Siblik is an associate professor in the School of Art and Design where he earned his Bachelor of Fine Arts and a Bachelor of Science in Art Education, and this is the sixth time he’s created and installed a version of this project. It is the second time in Illinois. The first was in Lockport’s I&M canal in 2014. But this current version is particularly special. “River Weaving” is part of NIU’s 125th Anniversary year-long celebration, and a chance for Siblik to complete the vision he first had in 1986.

“The project commemorates the Kishwaukee River as an important feature of the landscape that helped influence state officials to select DeKalb as the site for NIU prior to its founding in 1895,” Siblik says. “Earl W. Hayter, in his history of Northern Illinois University ‘Education in Transition’ tells a wonderful mythic tale of the residents of DeKalb going without water for two days so that the city’s water supply could be diverted into the Kish and have it appear to the commissioners that the Kish was in fact a mighty river. For those of us that are alumni of NIU it’s been stated that if you dip your toe in the Kish you will never leave, at least in our hearts.”

The installation features 90 elements placed in the water made of willow, steel and stone. Each is six to eight feet in length and placed onto a base that is four feet wide and two to four feet tall.  The design is flexible and portable to adapt to different rivers, and strong enough to hold up to flooding and currents.

“The most basic way to think about this piece of environmental art is that it is weaving as sculpture,” Siblik said. “The wood elements make the warp and water flows through and creates the weft, and that’s what makes ‘River Weaving’ a fitting title. The environmental significance is that the piece reminds the viewer that we cannot think of the environment as disconnected from ourselves. It serves as a reminder that all aspects of nature and society are connected and interwoven.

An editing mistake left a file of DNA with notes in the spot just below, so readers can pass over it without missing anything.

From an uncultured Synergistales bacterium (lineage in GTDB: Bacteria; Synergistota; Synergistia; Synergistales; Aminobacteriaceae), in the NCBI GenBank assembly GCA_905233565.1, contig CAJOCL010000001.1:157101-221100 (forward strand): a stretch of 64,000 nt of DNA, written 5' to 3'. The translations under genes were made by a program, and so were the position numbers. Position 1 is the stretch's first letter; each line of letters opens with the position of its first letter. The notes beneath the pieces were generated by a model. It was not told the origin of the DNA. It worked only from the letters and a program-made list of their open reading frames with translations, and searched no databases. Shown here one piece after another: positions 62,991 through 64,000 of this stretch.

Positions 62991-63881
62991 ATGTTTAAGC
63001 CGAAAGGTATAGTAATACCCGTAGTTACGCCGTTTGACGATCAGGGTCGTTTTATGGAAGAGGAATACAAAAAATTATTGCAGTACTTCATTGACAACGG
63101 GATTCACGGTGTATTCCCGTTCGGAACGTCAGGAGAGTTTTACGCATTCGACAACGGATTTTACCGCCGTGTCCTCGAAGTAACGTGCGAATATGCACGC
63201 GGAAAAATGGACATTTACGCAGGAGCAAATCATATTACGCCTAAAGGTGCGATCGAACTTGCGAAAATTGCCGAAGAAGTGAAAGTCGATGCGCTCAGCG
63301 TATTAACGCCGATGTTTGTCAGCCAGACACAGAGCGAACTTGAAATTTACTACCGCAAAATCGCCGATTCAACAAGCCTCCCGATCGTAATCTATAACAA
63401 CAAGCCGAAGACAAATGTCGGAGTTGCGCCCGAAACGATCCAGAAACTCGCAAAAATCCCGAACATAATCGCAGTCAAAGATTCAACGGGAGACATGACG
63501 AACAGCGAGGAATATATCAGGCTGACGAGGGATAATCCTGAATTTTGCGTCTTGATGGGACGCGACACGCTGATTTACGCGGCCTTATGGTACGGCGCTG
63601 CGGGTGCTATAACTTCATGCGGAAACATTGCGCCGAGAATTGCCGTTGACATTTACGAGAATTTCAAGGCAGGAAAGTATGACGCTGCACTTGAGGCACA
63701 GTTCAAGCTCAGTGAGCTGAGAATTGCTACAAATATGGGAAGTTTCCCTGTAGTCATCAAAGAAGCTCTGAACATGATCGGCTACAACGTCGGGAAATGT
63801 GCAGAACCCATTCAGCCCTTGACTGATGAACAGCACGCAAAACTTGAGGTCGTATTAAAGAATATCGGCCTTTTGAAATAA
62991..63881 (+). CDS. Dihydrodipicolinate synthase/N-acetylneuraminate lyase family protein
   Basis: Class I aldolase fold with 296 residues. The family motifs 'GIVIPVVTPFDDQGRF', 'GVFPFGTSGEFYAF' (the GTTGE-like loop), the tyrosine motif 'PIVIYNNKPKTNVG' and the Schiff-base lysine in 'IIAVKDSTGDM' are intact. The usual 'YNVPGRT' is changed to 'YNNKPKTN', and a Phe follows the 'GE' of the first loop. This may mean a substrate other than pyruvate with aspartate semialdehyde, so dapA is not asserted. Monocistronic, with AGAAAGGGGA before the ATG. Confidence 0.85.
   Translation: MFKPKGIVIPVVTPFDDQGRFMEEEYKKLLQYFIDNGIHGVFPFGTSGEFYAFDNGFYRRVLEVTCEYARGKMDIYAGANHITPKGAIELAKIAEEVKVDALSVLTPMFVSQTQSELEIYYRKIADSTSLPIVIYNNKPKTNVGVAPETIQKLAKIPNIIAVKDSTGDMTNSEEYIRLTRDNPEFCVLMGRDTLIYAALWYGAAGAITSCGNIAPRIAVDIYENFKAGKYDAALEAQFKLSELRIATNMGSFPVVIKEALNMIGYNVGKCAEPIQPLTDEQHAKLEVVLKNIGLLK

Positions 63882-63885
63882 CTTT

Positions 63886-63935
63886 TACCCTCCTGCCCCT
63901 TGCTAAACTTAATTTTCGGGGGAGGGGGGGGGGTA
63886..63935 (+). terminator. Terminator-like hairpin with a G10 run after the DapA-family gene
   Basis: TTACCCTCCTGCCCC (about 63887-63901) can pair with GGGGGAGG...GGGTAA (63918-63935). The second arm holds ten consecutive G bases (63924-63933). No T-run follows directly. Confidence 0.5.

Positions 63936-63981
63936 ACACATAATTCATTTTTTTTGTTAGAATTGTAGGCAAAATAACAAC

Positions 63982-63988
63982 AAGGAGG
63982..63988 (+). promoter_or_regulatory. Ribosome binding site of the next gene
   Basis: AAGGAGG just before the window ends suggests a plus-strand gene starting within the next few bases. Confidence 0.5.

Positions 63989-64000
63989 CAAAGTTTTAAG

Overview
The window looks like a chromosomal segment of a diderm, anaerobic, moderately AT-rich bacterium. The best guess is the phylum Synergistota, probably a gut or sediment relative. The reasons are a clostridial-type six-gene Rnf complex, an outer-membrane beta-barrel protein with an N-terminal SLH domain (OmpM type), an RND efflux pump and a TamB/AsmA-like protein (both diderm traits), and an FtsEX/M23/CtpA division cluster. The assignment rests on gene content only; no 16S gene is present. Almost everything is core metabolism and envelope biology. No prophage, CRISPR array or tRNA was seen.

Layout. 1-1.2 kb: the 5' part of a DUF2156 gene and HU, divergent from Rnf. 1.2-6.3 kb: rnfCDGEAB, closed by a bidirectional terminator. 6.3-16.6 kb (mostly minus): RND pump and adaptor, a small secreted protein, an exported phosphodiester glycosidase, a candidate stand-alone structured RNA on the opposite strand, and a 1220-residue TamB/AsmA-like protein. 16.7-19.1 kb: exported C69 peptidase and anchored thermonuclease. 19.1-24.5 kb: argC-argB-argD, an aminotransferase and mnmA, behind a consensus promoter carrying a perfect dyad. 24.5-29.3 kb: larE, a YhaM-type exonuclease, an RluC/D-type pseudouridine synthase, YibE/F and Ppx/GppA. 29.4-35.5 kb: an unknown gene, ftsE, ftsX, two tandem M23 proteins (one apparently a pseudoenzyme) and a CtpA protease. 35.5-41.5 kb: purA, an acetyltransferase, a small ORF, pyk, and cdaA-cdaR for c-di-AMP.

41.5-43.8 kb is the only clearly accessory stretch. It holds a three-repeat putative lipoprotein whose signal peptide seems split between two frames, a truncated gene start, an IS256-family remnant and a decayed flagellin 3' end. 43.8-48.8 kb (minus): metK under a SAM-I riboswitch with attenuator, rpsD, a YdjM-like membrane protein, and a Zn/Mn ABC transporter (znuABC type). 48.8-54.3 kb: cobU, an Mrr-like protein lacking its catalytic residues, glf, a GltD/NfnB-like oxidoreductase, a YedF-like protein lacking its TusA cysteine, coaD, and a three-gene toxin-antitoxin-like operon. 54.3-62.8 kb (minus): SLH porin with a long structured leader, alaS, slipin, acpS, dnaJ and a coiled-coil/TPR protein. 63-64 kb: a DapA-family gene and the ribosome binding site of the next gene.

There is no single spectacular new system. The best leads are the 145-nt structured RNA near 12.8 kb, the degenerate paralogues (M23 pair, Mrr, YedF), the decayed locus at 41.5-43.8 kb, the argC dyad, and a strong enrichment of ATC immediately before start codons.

“As the water level in the river rises, “River Weaving” is activated and serves as a filter collecting litter and debris. Some of the items collected so far include a mattress, tire, shoe, fishing pole, COVID-19 mask, as well as several bags, wrappers, bottles, and cans., It starts as a beautiful, elegant sculpture. Then, after a heavy rain, River Weaving reveals that we dump too much trash into the water.”

But while installing the sculpture in the Kishwaukee River, Siblik said he was encouraged. “The water quality appears to be improving, and we found delicate arrowroot plants, crayfish and mussels, signs of a healthy waterway.”

His team includes Myel Simmons, an NIU art student and illustrator who is serving as the project manager, Jose Vazquez, an environmental science major, and business student Jared Norton.

There are also three alumni helping with the project. Arin Whitmore is a 2020 BFA drawing graduate, Mark Mattson, who earned his bachelor’s and master’s in English from NIU is the business development manager at Creative Therapeutics in DeKalb, and Ken Olson holds a degree in physical therapy from NIU and is a physical therapist and principal partner with Northern Rehab in DeKalb.